Long Beach officials are trying to lure visitors back to the city after the snow drives them from the sand.

The city last month was approved for a $300,000 grant from the Empire State Development Agency to launch a year-round marketing campaign aimed at drawing tourists before and after beach season. The grant is being matched by $100,000 in local and private donations.

A new campaign, "More than just the beach," is part of the "I Love NY" campaign and markets the barrier island city as a year-round destination. It includes papering LIRR trains with 100,000 tourism brochures.

City officials have previously used marketing campaigns with television advertisements featuring Long Beach native Billy Crystal, who volunteered at no cost, and an "I Love NY" commercial with Billy Joel highlighting Long Island beaches.

State officials first approved a Long Beach marketing campaign in 2013 to declare the city "open for business" after cleaning up from superstorm Sandy, which hit on Oct. 29, 2012.

Long Beach is on target to see its best year for tourism, selling $3.8 million in beach passes and attracting about 25,000 visitors each weekend, City Manager Jack Schnirman said.

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"Previously we had a different goal -- to make sure we had a summer season. We were fighting for our economic survival" after Sandy tore across the city, Schnirman said. "Now we're looking at how do we help our local businesses and shops do better in the fall and spring. We want to give our businesses the boost they need."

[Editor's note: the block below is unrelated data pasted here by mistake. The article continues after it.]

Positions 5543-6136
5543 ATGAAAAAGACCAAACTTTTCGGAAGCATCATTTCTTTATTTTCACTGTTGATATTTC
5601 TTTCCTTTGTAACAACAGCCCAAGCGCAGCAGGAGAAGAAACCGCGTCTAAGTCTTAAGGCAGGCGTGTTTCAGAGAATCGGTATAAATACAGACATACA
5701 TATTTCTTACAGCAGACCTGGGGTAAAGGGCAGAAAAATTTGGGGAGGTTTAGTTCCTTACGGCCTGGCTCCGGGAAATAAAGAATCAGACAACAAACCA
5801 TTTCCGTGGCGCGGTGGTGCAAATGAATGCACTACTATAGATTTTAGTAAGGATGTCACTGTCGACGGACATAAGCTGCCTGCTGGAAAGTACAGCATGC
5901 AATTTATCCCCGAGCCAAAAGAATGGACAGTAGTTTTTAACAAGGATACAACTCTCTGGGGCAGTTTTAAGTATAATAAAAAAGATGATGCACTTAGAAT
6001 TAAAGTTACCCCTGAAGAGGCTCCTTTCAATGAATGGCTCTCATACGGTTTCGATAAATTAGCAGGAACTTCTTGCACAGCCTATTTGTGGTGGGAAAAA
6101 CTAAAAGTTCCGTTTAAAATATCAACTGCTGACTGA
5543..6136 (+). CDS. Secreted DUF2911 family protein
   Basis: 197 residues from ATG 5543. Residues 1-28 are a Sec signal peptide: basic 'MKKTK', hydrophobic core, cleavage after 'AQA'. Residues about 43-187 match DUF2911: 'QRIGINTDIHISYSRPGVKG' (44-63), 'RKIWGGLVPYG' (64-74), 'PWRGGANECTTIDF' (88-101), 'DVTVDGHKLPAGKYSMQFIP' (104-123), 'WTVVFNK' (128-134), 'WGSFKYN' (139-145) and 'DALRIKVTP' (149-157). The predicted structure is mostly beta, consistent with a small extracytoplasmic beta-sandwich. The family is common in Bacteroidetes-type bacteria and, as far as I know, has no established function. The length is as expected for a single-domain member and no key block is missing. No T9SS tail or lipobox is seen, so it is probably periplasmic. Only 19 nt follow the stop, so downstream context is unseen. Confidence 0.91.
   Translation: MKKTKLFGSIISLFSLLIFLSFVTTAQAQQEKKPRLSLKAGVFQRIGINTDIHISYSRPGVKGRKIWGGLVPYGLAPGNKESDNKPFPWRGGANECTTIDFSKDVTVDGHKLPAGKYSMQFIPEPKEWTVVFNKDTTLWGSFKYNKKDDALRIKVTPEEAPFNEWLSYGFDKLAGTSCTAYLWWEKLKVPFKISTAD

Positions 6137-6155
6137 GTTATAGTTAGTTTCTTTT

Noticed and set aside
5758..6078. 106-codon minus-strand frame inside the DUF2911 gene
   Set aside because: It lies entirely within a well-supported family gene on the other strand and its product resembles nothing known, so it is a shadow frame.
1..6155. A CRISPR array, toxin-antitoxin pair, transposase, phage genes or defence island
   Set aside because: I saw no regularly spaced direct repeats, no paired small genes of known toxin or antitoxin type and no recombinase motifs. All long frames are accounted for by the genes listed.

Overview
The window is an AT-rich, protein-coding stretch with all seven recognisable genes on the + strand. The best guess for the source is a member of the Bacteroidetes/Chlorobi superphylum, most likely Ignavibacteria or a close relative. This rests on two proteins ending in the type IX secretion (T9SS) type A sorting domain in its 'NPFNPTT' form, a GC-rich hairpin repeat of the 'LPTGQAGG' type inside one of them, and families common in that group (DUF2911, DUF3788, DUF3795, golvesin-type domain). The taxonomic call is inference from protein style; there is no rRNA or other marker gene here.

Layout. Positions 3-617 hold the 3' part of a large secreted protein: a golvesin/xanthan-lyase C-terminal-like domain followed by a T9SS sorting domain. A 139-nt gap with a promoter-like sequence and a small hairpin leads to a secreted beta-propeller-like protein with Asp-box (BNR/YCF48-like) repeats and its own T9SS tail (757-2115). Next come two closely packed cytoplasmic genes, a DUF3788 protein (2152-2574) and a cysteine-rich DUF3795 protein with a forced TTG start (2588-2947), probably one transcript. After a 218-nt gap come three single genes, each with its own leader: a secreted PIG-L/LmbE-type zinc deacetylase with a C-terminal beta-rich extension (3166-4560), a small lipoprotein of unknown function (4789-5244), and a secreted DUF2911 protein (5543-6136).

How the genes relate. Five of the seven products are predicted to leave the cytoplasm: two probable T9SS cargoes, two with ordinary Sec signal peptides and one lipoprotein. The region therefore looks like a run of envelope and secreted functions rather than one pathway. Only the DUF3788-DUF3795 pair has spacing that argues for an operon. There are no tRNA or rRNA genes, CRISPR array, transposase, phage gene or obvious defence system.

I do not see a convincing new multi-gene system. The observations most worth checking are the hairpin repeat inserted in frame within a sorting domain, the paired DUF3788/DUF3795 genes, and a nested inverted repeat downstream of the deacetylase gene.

The city council granted licenses for 10 new businesses that opened in 2014 and increased beach pass sales by 18 percent from 2013 to 2014.

City officials have helped organize and support several year-round events on and away from the boardwalk. Beach passes usually end after Labor Day, but city leaders said they hope several events will keep visitors coming back to visit, dine and shop in Long Beach. Events include the annual Jazz Festival and Long Beach International Film Festival, both to be held later this month.

The colder weather can pose a challenge for a beachside community, but city officials have added winter events including transforming the Kennedy Plaza City Center into an ice-skating rink for the city's Winter Wonderfest with rides and vendors in December. The Boardwalk Lights features holiday lights on the boardwalk and Park Avenue, as well as Christmas tree and menorah lighting ceremonies.

The city also holds First Night New Year's Eve events and Valentine's Weekend Ice on the Plaza, which last year included couples renewing vows.

"It all helps keep our businesses thriving," Long Beach City Councilman Anthony Eramo said. "We're a pretty small, isolated city, and the residents themselves can't keep all the shops in business. Bringing visitors to town in the off season helps keep taxes down."


The Long Beach Public library and Long Beach Hotel will host the 13th annual Long Beach Jazz Festival Sept. 17-20.

Film Fest organizers will host the Long Beach International Film Festival the following weekend, Sept. 24-27. It will feature films at the Long Beach Cinemas for the first time since it closed after Sandy.